27 08 2011

Meanwhile you might want to listen to “Wrong” (Depeche Mode)

Yesterday I screened my spam-folder. Between all male enhancement and lottery winner announcements, and phishing mails for my bank account, there was an invitation to peer review a paper in “SCIENCE JOURNAL OF PATHOLOGY”.

Such an invitation doesn’t belong in the spam folder, doesn’t it? Thus I had a closer look and quickly screened the letter.

I don’t know what alarmed me first. The odd hard returns, the journal using a Gmail address, an invitation for a topic (autism) I knew nothing about, an abstract that didn’t make sense and has nothing to do with Pathology, the odd style of the letter: the informal, but impersonal introduction (How are you? I am sure you are busy with many activities right now) combined with a turgid style (the paper addresses issues of value to our broad-based audience, and that it cuts through the thick layers of theory and verbosity for them and makes sense of it all in a clean, cohesive manner) and some misspellings. And then I never had an invitation from an editor, starting with the impersonal “Colleagues”…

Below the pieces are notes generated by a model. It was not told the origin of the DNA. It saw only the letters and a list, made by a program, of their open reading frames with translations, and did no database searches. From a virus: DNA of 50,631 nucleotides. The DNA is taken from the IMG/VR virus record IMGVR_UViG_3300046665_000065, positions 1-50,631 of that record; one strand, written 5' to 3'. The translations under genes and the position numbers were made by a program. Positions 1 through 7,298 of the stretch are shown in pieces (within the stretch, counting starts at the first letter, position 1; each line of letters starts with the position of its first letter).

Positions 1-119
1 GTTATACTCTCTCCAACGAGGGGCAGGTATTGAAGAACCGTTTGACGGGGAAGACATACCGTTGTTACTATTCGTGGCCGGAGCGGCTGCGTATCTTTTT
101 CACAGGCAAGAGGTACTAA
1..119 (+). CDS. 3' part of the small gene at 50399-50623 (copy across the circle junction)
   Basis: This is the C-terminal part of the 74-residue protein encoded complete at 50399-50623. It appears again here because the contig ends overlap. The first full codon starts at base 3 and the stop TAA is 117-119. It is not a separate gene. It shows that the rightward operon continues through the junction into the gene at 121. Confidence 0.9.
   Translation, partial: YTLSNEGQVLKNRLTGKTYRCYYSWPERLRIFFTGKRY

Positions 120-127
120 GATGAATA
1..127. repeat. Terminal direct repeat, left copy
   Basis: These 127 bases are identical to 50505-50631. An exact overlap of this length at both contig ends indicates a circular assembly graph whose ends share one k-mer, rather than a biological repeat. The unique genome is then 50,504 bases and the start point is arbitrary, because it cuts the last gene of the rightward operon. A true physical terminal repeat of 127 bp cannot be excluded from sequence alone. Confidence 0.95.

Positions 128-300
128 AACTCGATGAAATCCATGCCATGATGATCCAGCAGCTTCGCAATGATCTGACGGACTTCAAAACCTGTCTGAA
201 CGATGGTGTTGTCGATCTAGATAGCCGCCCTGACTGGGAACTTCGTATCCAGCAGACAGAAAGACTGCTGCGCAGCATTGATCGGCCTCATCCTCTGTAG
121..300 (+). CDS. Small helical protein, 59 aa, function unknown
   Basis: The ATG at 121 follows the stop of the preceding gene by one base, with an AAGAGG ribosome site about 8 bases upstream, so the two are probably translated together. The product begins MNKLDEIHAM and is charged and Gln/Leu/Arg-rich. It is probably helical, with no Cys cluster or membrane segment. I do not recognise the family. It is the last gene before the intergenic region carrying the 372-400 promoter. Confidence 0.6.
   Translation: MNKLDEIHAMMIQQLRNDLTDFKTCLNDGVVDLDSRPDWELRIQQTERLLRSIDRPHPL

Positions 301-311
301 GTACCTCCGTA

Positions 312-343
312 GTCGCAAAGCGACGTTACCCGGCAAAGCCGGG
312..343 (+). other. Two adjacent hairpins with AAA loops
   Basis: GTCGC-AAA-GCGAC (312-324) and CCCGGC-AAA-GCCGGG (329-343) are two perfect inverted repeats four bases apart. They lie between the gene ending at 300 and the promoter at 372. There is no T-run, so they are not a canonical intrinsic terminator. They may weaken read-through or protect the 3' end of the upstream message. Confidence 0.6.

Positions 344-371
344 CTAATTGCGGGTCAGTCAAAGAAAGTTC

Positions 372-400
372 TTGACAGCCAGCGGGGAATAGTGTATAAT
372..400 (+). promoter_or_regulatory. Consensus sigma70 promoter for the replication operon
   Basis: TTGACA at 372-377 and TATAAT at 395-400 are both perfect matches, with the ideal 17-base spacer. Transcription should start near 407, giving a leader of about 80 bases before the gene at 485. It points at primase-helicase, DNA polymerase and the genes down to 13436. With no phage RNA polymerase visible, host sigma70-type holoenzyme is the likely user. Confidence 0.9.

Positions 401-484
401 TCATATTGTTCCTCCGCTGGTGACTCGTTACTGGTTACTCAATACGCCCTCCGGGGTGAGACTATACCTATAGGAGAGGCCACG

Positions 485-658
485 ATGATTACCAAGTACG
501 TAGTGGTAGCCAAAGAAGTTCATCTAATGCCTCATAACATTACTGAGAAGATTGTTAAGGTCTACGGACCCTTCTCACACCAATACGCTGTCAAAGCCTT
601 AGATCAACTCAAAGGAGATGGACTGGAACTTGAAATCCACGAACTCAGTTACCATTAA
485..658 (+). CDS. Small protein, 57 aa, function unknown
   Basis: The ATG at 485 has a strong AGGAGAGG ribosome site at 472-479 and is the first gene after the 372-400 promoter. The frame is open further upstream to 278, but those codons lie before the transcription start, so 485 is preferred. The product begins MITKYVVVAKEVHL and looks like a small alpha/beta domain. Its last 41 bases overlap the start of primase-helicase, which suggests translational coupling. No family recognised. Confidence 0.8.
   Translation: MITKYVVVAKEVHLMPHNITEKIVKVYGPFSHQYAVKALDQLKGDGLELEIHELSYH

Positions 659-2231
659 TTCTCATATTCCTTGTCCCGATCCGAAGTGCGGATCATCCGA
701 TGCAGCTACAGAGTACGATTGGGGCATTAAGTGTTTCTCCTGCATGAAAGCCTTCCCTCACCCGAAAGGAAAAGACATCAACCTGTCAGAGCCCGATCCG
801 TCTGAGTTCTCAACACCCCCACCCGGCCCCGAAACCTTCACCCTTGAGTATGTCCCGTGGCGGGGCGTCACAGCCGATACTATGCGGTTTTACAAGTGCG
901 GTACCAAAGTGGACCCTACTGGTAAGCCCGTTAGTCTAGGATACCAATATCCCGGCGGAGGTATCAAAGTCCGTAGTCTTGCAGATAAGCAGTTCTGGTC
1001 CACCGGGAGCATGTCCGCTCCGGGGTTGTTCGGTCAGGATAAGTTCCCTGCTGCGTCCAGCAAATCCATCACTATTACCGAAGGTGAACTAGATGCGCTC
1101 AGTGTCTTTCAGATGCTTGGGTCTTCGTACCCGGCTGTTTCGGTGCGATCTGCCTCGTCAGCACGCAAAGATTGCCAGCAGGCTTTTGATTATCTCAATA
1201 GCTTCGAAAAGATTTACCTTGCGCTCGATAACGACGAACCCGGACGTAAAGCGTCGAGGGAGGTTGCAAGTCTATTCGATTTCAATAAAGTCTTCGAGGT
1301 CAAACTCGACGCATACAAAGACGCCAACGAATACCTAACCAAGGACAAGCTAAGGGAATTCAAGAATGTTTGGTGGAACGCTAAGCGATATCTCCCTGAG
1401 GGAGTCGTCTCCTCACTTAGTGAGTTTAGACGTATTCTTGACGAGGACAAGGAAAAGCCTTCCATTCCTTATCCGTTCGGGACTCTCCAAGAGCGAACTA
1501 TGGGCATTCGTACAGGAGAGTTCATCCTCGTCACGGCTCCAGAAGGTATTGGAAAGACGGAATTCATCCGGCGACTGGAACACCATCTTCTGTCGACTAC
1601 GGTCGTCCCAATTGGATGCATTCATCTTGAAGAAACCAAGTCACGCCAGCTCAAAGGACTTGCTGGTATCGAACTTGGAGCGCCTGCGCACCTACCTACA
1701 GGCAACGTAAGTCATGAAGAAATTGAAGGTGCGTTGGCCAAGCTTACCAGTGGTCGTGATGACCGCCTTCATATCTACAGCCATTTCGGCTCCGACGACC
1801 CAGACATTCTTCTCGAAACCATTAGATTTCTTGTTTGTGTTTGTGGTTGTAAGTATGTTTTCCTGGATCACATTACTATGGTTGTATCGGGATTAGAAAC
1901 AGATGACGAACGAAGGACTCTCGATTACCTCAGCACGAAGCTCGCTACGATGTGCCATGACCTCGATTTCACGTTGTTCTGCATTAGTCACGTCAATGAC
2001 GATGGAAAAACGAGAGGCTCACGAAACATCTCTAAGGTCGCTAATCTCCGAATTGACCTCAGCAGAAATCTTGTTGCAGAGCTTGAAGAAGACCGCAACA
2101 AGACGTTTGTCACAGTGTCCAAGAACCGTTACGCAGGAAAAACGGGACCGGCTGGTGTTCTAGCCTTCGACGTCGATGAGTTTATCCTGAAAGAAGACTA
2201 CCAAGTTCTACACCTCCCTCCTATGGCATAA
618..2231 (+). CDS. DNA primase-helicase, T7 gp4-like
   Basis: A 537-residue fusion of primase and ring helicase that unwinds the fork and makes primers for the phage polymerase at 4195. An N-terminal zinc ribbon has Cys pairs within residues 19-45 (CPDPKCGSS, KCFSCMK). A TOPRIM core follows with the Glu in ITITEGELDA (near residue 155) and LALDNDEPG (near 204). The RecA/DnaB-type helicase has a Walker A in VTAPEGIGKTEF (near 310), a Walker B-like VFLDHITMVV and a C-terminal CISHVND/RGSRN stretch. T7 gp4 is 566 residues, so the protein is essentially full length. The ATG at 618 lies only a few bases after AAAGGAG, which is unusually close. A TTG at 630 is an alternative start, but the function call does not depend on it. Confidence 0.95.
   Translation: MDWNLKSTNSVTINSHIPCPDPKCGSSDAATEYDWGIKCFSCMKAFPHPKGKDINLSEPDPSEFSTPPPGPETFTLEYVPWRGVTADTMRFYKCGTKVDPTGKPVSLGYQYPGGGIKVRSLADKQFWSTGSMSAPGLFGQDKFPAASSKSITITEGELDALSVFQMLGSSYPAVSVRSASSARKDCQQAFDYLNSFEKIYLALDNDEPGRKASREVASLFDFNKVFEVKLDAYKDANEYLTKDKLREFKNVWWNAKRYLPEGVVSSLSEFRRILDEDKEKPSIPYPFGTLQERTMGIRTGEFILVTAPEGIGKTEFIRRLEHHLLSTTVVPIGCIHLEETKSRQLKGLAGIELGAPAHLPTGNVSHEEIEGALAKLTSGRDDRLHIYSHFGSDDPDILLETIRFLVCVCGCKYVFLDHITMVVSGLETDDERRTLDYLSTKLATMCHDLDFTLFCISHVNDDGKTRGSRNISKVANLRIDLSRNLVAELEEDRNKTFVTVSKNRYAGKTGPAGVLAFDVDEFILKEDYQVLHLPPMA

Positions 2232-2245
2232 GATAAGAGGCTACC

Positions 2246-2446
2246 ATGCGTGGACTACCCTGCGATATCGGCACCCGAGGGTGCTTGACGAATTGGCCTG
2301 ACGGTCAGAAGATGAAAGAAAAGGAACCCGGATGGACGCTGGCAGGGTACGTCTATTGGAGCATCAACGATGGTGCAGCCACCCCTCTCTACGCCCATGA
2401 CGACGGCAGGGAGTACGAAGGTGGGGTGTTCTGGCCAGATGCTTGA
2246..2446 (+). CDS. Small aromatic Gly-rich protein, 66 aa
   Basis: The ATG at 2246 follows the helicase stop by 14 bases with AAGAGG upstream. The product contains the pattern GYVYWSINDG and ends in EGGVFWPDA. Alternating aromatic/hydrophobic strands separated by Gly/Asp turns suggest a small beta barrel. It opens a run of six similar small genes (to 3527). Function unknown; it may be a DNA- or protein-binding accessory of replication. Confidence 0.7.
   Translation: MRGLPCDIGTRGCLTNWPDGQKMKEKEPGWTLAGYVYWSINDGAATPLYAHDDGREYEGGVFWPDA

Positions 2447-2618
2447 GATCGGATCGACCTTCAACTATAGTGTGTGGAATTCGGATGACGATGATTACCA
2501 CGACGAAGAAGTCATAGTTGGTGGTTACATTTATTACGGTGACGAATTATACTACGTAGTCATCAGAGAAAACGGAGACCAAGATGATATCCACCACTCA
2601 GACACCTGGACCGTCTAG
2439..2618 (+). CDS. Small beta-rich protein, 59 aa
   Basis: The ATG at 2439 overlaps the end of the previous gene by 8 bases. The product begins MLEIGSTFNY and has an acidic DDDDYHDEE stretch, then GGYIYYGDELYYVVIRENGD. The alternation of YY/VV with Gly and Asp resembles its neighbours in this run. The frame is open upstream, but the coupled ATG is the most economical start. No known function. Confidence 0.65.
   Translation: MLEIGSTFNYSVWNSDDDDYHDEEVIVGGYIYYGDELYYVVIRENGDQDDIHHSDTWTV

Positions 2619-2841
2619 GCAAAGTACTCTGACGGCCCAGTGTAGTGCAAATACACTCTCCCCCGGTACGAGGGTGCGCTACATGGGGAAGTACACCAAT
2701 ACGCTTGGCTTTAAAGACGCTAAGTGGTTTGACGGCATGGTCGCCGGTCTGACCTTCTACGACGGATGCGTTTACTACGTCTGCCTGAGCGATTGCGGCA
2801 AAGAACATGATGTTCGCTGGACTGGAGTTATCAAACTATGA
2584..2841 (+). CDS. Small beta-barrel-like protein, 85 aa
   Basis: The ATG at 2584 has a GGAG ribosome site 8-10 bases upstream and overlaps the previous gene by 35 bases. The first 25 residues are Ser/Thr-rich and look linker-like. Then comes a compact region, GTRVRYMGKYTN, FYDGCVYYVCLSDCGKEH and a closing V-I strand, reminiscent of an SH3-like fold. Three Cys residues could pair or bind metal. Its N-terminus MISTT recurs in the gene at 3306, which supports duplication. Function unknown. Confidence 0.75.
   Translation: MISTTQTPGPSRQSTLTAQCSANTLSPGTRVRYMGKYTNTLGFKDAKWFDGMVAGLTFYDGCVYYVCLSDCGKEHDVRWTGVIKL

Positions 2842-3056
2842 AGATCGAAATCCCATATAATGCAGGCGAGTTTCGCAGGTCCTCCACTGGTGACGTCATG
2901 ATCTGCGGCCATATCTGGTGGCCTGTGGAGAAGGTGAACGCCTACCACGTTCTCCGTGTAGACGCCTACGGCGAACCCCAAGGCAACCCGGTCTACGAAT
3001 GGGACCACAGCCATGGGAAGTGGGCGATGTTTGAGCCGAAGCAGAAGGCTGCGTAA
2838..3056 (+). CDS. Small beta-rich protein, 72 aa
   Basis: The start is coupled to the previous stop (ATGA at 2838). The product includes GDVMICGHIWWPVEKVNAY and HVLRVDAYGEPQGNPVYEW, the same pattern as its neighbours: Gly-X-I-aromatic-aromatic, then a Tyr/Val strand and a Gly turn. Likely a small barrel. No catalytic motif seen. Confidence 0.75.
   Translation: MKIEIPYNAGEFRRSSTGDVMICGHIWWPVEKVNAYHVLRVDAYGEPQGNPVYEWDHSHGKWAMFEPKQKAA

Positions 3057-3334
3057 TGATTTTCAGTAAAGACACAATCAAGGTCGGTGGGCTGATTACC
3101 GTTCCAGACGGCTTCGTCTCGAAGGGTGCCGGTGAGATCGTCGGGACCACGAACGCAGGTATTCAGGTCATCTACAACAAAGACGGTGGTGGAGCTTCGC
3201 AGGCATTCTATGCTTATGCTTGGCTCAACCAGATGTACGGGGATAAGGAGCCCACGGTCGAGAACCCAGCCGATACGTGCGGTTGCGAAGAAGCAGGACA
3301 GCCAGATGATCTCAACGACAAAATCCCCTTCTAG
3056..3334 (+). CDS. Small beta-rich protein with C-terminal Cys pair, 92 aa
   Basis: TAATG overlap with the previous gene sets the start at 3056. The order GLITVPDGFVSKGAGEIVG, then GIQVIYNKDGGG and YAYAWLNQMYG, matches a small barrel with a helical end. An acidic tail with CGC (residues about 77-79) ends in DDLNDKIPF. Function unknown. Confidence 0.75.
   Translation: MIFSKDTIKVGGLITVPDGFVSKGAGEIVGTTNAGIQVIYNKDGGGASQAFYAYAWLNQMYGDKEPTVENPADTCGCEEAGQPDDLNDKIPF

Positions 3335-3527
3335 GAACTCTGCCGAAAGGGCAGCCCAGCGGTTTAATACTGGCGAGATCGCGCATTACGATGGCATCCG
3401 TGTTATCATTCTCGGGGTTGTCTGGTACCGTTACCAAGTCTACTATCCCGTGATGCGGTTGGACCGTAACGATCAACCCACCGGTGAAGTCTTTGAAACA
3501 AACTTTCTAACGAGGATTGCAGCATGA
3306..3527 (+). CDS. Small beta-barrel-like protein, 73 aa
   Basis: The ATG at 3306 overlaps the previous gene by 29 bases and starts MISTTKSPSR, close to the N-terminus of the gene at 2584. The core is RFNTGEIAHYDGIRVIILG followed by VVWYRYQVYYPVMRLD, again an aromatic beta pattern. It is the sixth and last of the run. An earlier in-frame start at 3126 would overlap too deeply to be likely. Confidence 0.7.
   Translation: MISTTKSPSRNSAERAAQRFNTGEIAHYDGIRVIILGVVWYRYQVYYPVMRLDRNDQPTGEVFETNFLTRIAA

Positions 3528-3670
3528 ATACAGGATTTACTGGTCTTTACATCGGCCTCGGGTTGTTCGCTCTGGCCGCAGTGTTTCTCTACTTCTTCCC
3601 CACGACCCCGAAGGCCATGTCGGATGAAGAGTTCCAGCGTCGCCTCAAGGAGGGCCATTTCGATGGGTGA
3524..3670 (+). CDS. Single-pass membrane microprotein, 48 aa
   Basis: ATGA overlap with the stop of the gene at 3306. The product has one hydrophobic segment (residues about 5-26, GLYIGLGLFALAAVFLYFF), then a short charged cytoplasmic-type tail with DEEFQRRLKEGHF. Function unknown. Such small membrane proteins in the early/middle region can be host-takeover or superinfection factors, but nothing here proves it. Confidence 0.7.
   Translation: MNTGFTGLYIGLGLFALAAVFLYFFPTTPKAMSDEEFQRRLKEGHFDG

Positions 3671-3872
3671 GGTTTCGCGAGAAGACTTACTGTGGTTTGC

But still it was odd. Why would someone take the trouble of writing such an invitation letter? For what purpose? And apparently the person did know that I was a scientist, who does -or is able to- peer review medical scientific papers. Since the mail was send to my Laika Gmail account, the most likely source for my contact info must have been my pseudonymous blog. I seldom use this mail account for scientific purposes.

What triggered my caution flag the most, was the topic: autism. I immediately linked this to the anti-vaccination quackery movement, that’s trying to give skeptic bloggers a hard time and fights a personal, not a scientific battle. I also linked it to #epigate, that was exposed at Liz Ditz I Speak of Dreams, a blog with autism as a niche topic.